On new old things
|I think this is a Pachypodium brevicaule when alive. It is now wrinkled and hollow, but its form is still beautiful.|
If you visit me and see dried arrangements of flowers or random leaves and twigs, chances are they were preserved by J. In the last two years, with J gone and then with the time spent working from home during COVID, I discovered two things:
One, there really was a whole lot of dried bits of plant all over the house! I didn't notice them the same way before. Even though my housekeeping task was wiping the surfaces of the shelves and cabinets, I saw but never gave much attention to these little creations and actions of his - a leaf tucked between two books, an arrangement of dried leaves and flowers in a small bottle, an entire branch held to a magazine or a shelf by some clever clip...
Two, these bits and bobs of dried plant reflect J's love for his plants. If you care for something, you care for all of it - even its remains, what it sheds...you remain somewhat fascinated by it. Because I now spend more time looking after the plants, I too have started to collect their fallen leaves and bodies - their shades of brown and grey, the patterns that are preserved, the new forms they acquire.
Unlike J, however, I will do the occasional spring-clean. Perhaps J would have benefitted from an occasional spring clean of his thoughts and emotions. I should have helped him more with this - spring cleaning being something I seem to do pretty well.
Today on the second day of the lunar new year, I sat at the dining table and observed that the large bell jar looked little mouldy. The bell jar used to contain a fussy begonia, but after it died, I used the bell jar to keep dried leaves - some from J's collection and some newly acquired.
I laid out the content of this bell jar. They are:
1) Random dried leaf with really intricate skeletal veins still showing. I don't remember who had collected this or when. But I know why. This delicate and broken leaf had something incredibly strong about its structure.
2) 3 Leaves that a friend HH gave me. She had picked it off a tree in an old house in Taichung that was now an inn. J and I stayed in it many years ago when we took a holiday in Taichung. This tree grew in the middle of the house, within an air well. The staircase snaked around it. It was a beautiful house. The friend discovered in the inn's guest book a sketch we did. It was her first time in that part of Taiwan, and she loved it. She wrote to tell me how much she enjoyed Taiwan and how she remembered J telling her about our holidays there. She enclosed the leaves in her letter. I texted her that J and I had in fact collected and pressed a leaf from that same tree in our note book from that trip.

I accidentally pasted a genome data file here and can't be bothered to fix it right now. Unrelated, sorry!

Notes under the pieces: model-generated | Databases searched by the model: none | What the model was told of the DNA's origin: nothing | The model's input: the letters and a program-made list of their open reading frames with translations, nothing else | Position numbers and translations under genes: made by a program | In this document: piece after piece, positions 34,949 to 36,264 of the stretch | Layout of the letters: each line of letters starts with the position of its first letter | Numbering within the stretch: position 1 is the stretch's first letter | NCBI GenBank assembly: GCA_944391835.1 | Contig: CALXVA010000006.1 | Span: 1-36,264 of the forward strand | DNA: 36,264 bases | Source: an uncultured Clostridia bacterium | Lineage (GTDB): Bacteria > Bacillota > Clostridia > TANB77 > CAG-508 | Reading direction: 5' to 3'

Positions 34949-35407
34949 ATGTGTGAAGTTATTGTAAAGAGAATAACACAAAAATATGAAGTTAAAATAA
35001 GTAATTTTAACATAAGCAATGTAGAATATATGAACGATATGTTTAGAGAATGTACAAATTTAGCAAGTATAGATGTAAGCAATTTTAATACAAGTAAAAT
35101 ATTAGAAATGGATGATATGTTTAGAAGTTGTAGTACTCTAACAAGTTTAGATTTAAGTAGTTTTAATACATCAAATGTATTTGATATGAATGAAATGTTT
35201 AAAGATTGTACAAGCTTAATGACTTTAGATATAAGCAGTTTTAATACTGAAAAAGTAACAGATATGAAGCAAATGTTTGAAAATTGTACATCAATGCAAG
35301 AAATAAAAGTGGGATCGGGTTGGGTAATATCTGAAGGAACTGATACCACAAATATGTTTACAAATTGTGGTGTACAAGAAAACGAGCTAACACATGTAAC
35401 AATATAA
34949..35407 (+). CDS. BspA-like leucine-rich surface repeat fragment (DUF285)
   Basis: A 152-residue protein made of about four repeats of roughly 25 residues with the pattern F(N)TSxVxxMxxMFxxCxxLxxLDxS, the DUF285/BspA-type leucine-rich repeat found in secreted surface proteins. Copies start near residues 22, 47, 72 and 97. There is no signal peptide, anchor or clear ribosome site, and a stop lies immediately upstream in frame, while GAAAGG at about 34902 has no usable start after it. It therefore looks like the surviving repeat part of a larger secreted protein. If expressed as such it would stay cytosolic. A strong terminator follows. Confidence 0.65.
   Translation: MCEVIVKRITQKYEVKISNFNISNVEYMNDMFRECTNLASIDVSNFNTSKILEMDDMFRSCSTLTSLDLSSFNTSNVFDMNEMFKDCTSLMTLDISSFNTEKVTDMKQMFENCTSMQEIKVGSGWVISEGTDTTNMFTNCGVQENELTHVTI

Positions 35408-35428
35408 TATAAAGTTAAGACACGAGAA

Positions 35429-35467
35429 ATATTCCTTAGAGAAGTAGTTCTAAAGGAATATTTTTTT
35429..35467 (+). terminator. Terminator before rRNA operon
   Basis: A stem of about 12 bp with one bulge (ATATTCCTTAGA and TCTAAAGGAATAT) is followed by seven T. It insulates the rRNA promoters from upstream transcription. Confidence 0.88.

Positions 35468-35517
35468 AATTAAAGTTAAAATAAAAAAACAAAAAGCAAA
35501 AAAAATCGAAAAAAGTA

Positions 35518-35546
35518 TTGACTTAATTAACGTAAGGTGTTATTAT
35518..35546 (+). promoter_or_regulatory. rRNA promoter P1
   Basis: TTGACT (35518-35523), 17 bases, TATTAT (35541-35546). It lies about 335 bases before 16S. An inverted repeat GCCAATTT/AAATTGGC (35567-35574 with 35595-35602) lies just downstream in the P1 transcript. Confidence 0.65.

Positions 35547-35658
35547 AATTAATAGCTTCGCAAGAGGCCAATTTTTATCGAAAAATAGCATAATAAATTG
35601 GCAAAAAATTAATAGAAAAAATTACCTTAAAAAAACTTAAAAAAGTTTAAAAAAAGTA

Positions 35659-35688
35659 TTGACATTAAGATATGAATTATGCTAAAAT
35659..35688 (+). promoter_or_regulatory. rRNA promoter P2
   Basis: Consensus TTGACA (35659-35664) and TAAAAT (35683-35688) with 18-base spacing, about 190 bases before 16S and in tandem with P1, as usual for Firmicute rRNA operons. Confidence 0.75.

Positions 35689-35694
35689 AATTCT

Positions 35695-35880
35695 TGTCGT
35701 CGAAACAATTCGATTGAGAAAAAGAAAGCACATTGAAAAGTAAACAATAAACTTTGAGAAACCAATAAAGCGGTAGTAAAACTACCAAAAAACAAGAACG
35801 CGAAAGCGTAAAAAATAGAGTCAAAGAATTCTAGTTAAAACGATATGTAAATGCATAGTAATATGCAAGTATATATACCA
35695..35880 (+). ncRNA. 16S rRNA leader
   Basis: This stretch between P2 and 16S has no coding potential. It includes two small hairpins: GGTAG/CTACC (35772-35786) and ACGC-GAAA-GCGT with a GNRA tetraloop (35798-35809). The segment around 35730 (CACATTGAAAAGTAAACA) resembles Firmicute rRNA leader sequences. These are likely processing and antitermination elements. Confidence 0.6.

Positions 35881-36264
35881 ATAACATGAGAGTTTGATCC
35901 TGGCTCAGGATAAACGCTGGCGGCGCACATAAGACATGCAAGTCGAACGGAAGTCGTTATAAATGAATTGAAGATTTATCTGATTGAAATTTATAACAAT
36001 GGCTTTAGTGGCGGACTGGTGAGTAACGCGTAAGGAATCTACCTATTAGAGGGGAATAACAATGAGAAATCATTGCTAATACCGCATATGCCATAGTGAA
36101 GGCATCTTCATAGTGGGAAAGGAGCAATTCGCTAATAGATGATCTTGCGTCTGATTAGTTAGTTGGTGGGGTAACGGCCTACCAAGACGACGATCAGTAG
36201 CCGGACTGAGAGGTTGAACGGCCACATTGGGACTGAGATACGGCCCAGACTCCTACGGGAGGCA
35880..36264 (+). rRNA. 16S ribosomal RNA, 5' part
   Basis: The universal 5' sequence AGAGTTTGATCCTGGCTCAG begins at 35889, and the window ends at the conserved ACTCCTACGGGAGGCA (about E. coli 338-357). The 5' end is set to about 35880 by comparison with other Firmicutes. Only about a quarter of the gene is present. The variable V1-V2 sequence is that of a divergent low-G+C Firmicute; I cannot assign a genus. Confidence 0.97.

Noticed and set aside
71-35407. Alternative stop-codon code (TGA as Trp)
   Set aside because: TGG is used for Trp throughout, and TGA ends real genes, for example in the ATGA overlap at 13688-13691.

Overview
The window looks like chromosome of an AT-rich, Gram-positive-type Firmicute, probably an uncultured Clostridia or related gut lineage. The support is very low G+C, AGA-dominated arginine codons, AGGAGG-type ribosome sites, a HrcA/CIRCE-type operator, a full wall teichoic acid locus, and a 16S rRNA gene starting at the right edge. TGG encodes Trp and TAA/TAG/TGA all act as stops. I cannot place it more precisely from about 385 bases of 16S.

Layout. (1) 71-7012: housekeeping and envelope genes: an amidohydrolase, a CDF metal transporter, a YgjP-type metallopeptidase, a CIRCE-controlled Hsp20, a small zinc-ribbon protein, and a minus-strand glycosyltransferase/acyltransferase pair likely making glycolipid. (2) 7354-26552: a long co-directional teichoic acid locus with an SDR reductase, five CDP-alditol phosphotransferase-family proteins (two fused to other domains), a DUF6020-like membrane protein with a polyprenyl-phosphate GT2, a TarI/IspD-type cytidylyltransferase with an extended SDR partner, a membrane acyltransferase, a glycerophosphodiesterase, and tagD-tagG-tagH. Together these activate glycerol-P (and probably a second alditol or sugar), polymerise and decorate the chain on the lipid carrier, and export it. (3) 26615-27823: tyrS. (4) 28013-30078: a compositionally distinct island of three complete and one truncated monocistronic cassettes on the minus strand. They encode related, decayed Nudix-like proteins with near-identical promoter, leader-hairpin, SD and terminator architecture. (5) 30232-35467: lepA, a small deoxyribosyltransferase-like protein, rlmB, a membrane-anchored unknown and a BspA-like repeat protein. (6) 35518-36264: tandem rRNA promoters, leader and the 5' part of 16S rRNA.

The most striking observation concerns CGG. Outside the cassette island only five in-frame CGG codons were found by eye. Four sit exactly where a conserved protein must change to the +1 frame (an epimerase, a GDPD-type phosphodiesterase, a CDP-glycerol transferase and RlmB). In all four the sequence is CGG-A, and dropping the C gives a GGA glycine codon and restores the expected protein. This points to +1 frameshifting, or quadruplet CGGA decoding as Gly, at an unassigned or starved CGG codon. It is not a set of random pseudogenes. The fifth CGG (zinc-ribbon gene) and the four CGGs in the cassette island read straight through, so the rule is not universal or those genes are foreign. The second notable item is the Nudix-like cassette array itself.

3) These fine, hair-like tendrils of the climbing onion. The plant flourished after J did. But one time I over-watered the plant and it started to weaken. By then, it had sprouted really extensive wisps. It was such a pity. I couldn't bear to throw away the faded golden wisps.
4) "Ancient Faces" by Californian artist-designer duo Kozyndan. J and I both really liked their work, having discovered them more than 10 years ago in the Giant Robot magazines. But I don't know why we never did think about collecting their prints or work. Over COVID, Kozyndan decided to relocate to Japan and were clearing out their online store. I bought this ceramic brooch. It was so silly it made me laugh. It felt right that it should sit with these dried leaves, among other fossils. In this photo, there is also a tiny spikey leaf.
5) 2 dried leaves of the Begonia Mucolata. This begonia has beautiful leaves shaped like angel wings. They are dark green with a fringe of red and silvery polka dots. J kept this Begonia in his studio. All begonias, I think, are fussy. It died but J kept several of these leaves around the house. I threw them away, save for these 2 almost perfect specimen.
6) Black Zombie bromeliad. This was J's favourite bromeliad. Its leaves were black with uneven silver stripes, and small sharp teeth. The black zombie has a narrow vase. Before it died, it threw out a pup. Most bromelia do not survive their children. Its pup is now fully grown at about 8 inches tall.
7) Pink Lady bromeliad. This bromeliad is a slim, silvery plant with hints of pink if grown under strong sun. This pot of Pink Lady continually throws out pups. I kept the original plant dried out. Today in its pot there are at least 3 pink ladies of different generations.
8) Sago Palm. J's first cycad was a small Sago Palm he bought from Far East Flora. It died after a year. The leaves of the Sago Palm are often displayed above the doors of Catholic homes on Palm Sunday. The leaves remain tough and extremely sharp even after they are dried.
When I move to the new flat, these items will be in the bell jar still. I am thinking where I should display this assortment. Who knows? I will move into the new flat and decide. Feel the space. And maybe after I move in, I may decide not to keep them in the bell jar anymore, or not at all. Spring cleaning is one of my special powers after all!